01 March 2018, The Tablet

Vatican issues new condemnation of old heresy

A new document warns against the perils of 'neo-pelagianism', originally propagated by Pelagius

Vatican issues new condemnation of old heresy

The Vatican’s doctrinal office is warning against overly individualistic views of salvation, saying they are contemporary expressions of ancient heresy.

In a letter to the world’s bishops, the Congregation for the Doctrine of the Faith explains that a “neo-pelagiansim” is developing whereby an individual “presumes to save oneself” and is “incapable of welcoming the newness of the spirit of God”.

Pope Francis has repeatedly warned against neo-pelagians in the Church who he says confuse “solidity and firmness with rigidity" and believe "salvation is the way I do things".

Pelagius, the British monkPelegianism derives from Pelagius, a 4th and 5th century monk believed to be of British origin, who denied the transforming power of grace to overcome sin.

While the doctrinal office prefect, Archbishop Luis Ladaria, did not cite examples of neo-pelagianism, the implication is that the Pope has been referring to those who have accused him of breaking with Church doctrine by offering communion to the divorced and remarried.

In the earlier manifesto-document of his papacy, "Evangelii Gaudium", Francis talks about a “spiritual worldliness” in the Church which he describes as a “self-absorbed promethean neo-pelagianism”. This attitude, he explains, sees some believers “trust only in their own powers and feel superior to others because they observe certain rules or remain intransigently faithful to a particular Catholic style from the past.”

The congregation's letter, titled “Placuit Deo” and released to reporters at the Vatican on Thursday, describes neo-pelagianism as where "the individual, understood to be radically autonomous, presumes to save oneself, without recognising that, at the deepest level of being, he or she derives from God and from others."

The text also condemns a new form of Gnosticism that believes in a salvation that is purely an interior one and that ignores the reality of God’s incarnation in “the flesh” of Christ. “It presumes to liberate the human person from the body and from the material universe, in which traces of the provident hand of the Creator are no longer found, but only a reality deprived of meaning, foreign to the fundamental identity of the person, and easily manipulated by the interests of man,” the letter states.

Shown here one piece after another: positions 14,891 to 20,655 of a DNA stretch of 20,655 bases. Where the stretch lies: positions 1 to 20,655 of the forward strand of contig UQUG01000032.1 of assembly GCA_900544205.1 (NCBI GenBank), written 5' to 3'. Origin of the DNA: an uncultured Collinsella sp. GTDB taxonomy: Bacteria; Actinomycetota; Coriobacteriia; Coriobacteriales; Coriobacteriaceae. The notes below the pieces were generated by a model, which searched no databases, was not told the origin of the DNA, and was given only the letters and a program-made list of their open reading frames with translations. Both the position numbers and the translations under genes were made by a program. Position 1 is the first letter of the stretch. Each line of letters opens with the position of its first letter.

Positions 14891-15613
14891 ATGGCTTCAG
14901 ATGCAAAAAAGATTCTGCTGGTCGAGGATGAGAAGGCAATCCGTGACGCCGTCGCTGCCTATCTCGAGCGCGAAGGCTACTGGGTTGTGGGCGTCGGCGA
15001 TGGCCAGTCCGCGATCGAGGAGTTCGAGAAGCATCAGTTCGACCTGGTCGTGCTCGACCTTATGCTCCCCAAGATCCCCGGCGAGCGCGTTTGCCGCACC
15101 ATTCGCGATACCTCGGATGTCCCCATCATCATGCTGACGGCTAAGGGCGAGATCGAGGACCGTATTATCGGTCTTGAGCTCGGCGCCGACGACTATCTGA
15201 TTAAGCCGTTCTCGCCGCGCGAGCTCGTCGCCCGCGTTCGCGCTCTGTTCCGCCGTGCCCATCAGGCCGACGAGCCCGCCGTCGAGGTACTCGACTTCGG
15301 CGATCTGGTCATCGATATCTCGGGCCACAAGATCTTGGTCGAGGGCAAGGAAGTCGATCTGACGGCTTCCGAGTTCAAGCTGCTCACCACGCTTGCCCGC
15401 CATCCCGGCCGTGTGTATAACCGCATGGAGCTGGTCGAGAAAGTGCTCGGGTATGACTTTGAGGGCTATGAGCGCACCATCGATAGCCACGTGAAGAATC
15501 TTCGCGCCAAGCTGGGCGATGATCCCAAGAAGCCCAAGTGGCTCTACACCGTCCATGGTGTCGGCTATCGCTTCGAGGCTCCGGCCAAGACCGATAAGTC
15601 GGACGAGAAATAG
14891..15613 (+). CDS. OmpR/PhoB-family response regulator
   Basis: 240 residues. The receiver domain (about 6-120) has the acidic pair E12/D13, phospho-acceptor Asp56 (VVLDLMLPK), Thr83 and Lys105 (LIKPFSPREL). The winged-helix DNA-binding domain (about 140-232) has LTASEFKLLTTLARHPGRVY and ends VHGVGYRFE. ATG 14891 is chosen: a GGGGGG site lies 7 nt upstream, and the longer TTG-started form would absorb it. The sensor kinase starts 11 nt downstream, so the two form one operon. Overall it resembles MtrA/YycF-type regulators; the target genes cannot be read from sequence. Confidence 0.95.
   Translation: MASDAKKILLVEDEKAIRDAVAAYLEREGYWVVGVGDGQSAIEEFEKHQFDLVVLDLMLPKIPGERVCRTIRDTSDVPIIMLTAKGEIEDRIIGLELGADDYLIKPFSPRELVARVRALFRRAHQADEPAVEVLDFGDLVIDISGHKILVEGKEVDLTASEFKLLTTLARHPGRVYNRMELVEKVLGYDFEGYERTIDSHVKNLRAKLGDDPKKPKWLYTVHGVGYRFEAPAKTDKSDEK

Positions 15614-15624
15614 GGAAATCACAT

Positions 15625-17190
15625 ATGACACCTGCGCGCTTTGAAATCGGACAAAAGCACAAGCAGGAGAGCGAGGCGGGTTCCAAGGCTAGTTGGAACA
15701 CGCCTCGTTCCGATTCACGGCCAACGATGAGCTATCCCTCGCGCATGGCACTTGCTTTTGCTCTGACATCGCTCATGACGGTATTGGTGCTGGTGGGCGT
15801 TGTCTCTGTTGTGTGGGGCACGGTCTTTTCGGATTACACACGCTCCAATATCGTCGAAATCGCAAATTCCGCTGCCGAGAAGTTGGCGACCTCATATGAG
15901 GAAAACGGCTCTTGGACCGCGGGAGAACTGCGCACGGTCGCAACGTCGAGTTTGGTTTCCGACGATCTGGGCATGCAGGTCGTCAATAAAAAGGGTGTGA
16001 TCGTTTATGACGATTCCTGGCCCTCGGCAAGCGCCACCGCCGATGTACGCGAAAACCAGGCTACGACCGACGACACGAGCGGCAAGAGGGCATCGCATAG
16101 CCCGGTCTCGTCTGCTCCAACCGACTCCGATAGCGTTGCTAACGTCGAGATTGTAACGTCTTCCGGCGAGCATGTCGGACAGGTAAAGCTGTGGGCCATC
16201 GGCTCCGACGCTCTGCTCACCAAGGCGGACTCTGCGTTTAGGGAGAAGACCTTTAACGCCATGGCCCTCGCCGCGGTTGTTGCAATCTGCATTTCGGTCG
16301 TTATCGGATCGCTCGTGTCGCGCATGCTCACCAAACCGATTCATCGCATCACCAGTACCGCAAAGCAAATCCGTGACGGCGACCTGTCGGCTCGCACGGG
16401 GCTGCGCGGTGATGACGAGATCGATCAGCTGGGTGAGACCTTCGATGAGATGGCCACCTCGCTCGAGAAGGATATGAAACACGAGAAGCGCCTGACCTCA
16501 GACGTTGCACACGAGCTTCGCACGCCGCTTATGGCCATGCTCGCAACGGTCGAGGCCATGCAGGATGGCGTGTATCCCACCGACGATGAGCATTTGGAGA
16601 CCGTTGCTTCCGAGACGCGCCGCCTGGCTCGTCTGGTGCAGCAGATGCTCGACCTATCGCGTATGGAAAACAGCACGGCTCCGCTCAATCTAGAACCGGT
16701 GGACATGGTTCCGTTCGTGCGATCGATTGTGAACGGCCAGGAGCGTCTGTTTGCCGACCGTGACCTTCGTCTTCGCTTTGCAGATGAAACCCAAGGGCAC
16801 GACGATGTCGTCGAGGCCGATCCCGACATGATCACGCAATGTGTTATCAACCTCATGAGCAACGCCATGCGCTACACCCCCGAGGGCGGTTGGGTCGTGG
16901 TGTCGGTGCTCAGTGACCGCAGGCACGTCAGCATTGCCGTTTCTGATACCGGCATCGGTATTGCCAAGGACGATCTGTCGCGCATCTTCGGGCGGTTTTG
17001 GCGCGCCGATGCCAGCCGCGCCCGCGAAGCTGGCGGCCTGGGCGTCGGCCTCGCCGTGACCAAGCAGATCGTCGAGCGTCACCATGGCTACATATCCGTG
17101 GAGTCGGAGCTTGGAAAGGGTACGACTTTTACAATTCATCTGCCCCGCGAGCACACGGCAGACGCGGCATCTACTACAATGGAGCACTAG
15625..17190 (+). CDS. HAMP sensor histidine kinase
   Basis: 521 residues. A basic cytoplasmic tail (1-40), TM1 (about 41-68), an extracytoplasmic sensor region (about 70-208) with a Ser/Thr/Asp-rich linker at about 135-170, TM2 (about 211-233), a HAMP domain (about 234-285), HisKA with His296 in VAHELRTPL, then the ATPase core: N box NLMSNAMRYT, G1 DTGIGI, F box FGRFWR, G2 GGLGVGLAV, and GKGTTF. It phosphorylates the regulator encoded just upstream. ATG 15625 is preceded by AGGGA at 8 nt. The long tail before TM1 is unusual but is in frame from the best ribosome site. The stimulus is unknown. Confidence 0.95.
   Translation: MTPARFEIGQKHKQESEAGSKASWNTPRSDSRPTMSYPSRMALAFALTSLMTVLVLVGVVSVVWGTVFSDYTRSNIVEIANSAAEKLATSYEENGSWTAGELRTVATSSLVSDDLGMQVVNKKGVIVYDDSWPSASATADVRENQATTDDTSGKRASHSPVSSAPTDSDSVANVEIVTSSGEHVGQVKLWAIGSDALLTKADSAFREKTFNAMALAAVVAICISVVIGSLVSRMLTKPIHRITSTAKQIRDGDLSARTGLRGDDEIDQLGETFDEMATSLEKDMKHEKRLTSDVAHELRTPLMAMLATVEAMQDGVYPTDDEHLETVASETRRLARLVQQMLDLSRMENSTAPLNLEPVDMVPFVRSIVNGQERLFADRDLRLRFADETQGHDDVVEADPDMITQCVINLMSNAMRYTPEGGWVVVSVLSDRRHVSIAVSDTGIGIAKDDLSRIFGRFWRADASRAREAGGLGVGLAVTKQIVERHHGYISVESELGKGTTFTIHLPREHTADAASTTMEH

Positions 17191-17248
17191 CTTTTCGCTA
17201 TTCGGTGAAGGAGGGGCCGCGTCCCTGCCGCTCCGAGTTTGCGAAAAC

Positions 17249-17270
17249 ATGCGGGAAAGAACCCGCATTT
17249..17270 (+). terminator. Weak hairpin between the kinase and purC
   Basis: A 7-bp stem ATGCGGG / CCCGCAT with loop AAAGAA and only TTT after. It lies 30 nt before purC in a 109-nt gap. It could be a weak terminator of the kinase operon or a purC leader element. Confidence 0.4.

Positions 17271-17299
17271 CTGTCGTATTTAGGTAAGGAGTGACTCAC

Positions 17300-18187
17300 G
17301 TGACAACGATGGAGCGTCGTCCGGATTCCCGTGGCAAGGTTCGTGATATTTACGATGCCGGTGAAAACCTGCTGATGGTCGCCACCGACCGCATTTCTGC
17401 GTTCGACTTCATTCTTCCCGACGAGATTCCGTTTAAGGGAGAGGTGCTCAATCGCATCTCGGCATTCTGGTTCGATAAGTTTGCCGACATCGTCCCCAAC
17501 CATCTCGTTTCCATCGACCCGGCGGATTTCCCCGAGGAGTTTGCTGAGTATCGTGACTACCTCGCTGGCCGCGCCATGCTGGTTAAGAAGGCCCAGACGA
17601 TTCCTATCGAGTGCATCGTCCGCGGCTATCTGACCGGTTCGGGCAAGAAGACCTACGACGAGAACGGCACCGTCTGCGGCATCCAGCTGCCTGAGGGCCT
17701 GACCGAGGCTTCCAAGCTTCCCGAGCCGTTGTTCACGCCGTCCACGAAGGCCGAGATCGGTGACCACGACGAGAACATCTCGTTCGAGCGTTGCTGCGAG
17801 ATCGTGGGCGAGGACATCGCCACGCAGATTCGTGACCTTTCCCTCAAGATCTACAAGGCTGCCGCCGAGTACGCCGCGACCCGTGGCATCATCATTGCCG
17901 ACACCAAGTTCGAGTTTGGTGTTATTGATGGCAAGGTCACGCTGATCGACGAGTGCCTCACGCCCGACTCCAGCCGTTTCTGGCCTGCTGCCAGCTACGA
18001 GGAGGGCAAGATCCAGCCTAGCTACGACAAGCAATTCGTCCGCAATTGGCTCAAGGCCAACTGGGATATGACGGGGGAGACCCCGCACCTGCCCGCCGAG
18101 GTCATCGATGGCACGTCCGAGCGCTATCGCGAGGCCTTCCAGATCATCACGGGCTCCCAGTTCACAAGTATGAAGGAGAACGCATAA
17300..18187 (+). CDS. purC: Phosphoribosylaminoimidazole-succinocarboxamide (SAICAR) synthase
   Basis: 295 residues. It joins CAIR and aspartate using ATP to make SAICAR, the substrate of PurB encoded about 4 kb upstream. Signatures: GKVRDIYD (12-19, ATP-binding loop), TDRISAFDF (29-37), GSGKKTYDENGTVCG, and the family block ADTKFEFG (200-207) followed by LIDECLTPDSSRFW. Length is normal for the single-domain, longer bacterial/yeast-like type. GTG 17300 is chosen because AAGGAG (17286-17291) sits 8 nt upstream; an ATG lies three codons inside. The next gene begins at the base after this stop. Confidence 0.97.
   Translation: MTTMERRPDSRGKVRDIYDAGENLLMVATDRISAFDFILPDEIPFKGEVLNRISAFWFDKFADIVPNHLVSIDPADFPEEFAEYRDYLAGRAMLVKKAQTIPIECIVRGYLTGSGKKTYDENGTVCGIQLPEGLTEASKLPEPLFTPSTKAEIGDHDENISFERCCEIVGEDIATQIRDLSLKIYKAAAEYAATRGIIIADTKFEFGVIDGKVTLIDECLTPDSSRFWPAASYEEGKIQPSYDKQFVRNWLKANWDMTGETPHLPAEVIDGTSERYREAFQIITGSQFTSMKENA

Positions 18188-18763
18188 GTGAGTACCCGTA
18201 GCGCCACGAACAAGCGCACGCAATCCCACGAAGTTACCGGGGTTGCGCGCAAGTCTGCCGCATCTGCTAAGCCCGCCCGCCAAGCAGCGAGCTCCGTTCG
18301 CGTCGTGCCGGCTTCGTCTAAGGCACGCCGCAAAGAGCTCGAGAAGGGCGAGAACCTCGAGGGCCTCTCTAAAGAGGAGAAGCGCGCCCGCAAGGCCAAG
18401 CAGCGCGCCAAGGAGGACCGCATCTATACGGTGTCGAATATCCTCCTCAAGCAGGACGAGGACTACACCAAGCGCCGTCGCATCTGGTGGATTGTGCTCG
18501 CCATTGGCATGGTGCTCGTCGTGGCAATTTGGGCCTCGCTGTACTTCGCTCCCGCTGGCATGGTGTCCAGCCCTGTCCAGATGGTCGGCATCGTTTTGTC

The first and second century Gnostic heresy took on various forms, but held up the possibility of salvation through a special knowledge or “gnosis” which liberates a person from the body and returns them to their original being in God. Early Gnostics also denied the divinity of Christ.

The Pope has warned against contemporary day Gnostics as being members of elites with some seeing themselves on a higher, spiritual realm. In "Evangelii Gaudium" he points out that neo-gnosticism consists of “a purely subjective faith whose only interest is a certain experience or a set of ideas and bits of information which are meant to console and enlighten, but which ultimately keep one imprisoned in his or her own thoughts and feelings.”

The new letter, approved by Francis on 16 February and signed by Archbishop Ladaria on 22 February, the Feast of the Chair of St Peter, underscores that salvation is mediated by Christ and the Church. But it does not develop hotly debated questions about salvation outside the Church. According to the Second Vatican Council, the fullness of salvation can only be found inside the Church, but it “does not reject what is true and holy” in other religions.

Archbishop Ladaria said the letter is in keeping with that teaching while also pointing out that Dominus Iesus, a controversial 2000 document forcefully asserting the Church as the means of salvation, still stands. But it is notable that the new letter does not use the language of Dominus Iesus which describes followers of other religions as in a “gravely deficient situation”.

Pic 1: Pope Francis during his weekly general audience at the Vatican. (Credit: Evandro Inetti via ZUMA Wire/PA) Pic 2: A 17th-century Calvinist print depicting Pelagius. The caption says: "Accurst Pelagius, with what false pretence Durst thou excuse Man's foul Concupiscence, Or cry down Sin Originall, or that The Love of GOD did Man predestinate." From Wiki

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